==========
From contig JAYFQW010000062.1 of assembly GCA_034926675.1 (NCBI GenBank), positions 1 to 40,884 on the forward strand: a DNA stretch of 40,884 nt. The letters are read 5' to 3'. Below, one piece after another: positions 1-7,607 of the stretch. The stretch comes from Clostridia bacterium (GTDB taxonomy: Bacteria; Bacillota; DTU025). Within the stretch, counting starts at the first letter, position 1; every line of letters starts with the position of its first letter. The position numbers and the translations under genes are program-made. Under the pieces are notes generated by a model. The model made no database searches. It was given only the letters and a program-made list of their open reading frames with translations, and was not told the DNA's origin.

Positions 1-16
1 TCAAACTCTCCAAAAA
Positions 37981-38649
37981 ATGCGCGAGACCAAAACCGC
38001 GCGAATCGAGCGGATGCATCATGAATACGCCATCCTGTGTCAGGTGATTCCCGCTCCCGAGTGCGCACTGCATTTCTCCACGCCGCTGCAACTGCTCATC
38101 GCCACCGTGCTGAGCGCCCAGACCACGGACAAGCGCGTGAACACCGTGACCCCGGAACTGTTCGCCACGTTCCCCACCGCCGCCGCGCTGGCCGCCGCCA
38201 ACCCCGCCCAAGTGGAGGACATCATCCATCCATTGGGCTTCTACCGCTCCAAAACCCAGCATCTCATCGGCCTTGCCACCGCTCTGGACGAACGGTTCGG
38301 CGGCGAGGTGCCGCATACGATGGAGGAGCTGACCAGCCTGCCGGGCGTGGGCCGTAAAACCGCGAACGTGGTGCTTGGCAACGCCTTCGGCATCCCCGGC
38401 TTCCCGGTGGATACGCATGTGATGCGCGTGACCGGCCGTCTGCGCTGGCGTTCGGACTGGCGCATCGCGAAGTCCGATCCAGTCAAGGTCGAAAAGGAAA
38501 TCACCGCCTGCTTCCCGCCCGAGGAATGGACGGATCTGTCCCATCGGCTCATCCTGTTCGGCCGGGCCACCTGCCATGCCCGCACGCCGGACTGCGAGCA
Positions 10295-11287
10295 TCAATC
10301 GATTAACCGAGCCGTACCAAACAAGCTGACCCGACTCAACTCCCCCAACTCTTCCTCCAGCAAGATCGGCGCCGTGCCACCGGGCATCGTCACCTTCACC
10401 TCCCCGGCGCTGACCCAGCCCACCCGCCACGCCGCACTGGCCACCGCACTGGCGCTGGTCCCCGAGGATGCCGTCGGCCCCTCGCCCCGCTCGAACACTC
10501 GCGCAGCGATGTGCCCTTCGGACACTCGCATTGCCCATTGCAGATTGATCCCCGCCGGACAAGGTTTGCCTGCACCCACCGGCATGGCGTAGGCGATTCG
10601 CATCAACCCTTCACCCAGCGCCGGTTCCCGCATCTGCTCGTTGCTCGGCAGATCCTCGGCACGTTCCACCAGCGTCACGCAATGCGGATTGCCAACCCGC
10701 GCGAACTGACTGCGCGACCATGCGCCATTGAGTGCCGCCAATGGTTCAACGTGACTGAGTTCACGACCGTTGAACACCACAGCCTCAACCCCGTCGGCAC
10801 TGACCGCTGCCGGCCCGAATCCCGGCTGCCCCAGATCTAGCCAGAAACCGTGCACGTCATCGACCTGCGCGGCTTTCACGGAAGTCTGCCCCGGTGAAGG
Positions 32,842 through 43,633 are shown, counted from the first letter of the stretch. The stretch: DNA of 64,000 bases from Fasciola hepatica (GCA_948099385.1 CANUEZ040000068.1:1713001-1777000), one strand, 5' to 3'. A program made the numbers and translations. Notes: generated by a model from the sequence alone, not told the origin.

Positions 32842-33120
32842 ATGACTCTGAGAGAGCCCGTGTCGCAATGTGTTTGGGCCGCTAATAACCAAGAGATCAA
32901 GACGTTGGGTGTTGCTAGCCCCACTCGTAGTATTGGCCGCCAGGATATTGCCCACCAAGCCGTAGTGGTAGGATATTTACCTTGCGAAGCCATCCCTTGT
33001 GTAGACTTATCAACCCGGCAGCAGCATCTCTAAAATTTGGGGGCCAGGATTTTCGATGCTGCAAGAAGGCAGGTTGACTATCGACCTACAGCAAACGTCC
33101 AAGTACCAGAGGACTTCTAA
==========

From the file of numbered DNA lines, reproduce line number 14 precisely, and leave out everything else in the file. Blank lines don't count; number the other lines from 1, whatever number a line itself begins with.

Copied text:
10301 GATTAACCGAGCCGTACCAAACAAGCTGACCCGACTCAACTCCCCCAACTCTTCCTCCAGCAAGATCGGCGCCGTGCCACCGGGCATCGTCACCTTCACC